If it’s a gap fill, supply the words with a few extras.


WritingGive creative tasks that students can do at their own level.

Indicate mistakes using correction code to give students a chance to self-correct. (Sp = spelling, Gr = grammar etc.)

Increase the word limit.

Indicate where they could use more interesting ways of saying something.


Correct the draft together before students copy up in neat.

Reduce the word limit.

Encourage use of dictionaries / vocab books.

Give and example piece of writing as a model before they begin writing.

Pair or group weaker students with stronger students.



Ask students to justify / defend their opinions.

Ban easy words like ‘nice’ to push their vocab to a higher level.

Get students to record themselves and self-correct.

Pair students of higher level together so they really go for it.


Give students time to rehearse and gather their ideas before a role play or discussion.

Pair weak and strong together.

Let students make notes before the speaking activity begins. Allow for ‘thinking time’.

Grade students on the effort they make rather than their ability.

With a whole class mingle like a class survey or a ‘find somebody who...’ practise the questions as a group beforehand.

Give weaker students more listening and thinking time before calling on them to answer questions.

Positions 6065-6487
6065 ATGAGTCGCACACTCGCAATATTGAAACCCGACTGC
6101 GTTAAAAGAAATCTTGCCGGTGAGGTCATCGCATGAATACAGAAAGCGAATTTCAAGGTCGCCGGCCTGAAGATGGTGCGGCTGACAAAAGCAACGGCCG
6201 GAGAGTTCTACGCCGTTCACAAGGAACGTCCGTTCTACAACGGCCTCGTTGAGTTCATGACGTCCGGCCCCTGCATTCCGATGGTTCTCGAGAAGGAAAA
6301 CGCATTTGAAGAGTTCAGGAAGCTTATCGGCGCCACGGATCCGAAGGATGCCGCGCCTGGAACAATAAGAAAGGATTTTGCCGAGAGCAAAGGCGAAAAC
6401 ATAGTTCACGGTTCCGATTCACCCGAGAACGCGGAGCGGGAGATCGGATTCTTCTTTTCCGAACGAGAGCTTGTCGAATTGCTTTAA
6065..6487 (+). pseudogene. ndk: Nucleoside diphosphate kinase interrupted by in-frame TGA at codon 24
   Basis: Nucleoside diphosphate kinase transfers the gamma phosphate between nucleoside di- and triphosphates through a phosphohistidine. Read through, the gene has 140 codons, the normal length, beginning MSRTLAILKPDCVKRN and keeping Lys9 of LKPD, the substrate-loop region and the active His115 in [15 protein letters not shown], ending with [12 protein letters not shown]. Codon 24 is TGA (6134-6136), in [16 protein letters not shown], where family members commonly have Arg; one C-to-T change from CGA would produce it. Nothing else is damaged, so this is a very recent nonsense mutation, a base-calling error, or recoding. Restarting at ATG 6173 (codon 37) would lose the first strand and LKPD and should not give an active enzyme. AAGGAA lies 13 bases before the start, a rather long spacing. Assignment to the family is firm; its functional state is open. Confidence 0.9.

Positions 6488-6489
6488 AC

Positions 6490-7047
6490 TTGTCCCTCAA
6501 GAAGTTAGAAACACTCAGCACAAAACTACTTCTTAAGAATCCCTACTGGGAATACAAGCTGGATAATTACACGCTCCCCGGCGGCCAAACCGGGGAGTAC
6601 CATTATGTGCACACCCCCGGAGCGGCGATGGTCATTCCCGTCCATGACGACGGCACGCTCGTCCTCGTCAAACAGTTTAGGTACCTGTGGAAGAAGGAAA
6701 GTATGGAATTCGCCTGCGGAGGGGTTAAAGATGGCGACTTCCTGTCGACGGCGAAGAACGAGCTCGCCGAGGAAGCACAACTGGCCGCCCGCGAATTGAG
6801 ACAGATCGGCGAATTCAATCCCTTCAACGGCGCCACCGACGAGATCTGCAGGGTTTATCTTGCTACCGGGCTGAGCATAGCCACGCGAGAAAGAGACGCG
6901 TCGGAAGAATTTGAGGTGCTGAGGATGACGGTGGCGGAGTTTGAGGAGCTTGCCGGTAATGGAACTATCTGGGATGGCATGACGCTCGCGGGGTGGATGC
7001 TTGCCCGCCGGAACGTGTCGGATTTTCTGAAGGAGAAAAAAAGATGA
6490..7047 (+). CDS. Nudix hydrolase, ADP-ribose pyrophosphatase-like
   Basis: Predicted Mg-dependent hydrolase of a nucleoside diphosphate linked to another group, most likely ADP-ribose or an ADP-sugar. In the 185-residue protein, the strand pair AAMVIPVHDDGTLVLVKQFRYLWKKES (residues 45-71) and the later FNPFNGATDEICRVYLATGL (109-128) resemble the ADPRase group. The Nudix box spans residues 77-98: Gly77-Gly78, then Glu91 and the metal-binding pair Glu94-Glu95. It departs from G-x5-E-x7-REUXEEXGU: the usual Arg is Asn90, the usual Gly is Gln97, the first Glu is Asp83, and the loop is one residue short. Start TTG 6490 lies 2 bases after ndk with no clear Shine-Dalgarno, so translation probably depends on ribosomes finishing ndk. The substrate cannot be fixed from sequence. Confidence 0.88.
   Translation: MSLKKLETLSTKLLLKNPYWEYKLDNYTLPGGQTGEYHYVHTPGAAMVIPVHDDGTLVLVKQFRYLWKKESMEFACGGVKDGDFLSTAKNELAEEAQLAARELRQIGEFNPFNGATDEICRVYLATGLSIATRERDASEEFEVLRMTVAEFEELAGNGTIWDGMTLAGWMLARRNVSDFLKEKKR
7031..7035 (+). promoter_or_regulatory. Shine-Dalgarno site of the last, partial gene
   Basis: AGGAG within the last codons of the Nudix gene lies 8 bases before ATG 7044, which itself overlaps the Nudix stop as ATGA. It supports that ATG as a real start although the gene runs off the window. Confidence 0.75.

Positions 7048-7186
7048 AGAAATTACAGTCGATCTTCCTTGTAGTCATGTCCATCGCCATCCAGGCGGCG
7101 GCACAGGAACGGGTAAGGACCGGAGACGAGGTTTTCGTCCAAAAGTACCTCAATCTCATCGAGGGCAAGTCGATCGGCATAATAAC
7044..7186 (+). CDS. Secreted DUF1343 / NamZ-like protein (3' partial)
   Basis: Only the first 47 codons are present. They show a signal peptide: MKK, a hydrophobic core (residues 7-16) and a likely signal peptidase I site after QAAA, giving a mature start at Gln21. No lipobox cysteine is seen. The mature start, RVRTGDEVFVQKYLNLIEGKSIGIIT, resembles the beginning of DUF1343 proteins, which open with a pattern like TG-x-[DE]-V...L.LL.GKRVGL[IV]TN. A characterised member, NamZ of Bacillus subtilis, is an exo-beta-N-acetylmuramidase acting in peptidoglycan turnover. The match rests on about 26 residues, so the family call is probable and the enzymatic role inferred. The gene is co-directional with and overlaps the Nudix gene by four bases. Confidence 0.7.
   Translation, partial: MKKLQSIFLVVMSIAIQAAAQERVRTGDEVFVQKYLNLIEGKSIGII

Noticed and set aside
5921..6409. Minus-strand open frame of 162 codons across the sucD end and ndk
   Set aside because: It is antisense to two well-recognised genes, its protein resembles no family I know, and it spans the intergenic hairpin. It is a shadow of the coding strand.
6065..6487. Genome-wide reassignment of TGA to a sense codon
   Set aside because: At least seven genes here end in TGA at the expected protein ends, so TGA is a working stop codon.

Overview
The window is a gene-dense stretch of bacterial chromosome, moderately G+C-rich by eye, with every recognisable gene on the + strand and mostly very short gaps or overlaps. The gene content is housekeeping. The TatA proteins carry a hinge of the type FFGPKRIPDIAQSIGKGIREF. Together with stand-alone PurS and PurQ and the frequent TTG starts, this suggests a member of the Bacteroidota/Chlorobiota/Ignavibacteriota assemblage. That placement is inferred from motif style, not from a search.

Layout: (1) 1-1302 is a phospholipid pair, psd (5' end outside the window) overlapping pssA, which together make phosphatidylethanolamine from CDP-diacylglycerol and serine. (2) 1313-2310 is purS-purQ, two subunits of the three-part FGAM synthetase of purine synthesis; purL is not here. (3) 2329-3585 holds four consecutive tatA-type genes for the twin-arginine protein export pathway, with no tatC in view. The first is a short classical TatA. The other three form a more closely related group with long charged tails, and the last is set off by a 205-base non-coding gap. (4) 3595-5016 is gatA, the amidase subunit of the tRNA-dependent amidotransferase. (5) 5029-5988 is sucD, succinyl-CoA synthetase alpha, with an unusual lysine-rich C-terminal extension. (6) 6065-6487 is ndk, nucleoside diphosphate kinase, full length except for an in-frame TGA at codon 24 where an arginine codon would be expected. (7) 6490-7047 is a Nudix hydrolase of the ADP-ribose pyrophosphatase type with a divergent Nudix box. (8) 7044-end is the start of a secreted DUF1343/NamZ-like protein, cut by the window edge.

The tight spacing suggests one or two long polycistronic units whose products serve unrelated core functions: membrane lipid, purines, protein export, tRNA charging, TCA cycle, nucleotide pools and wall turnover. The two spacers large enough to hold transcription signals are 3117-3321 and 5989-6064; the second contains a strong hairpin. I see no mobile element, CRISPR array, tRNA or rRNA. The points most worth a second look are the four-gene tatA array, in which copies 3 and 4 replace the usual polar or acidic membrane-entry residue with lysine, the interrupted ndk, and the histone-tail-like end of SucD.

Tips for good classroom management with mixed ability groups

  • Grouping
    It may seem contradictory to suggest that you group stronger students together and also suggest that you group weak with strong. However, depending on the task and the class dynamics I think there are usually opportunities for both types of grouping. It’s a good idea to experiment with mixing up the strong and weak students whilst also giving time for stronger students to work together so they work to their full potential.
  • Giving Instructions
    Giving clear instructions is vital for weaker students to be able to follow the class. Use hand gestures as well as words to explain the tasks and use stronger students to check back the instructions and even explain the task in their own language if necessary.
  • Error correction
    Stronger students can probably stand more correction. Don’t over correct weak students as it will affect their confidence. Encourage students to correct one another and demand a higher level of accuracy from the stronger students.
  • Setting goals
    Setting goals for each class or for the whole term will help to focus the students. The goals can be different for each student, depending on their level, but realising the goals will give the same sense of achievement to all.

Further Reading:

From the British Council Teaching English website. Some practical advice for teaching mixed ability groups.

Teaching mixed_ability classes 1
Teaching mixed_ability classes 2


By Jo Budden
First published 2008


Submitted by AmirELT on Wed, 05/27/2020 - 08:42

Thank you Jo for this beautiful article. Some viable, actionable techniques there!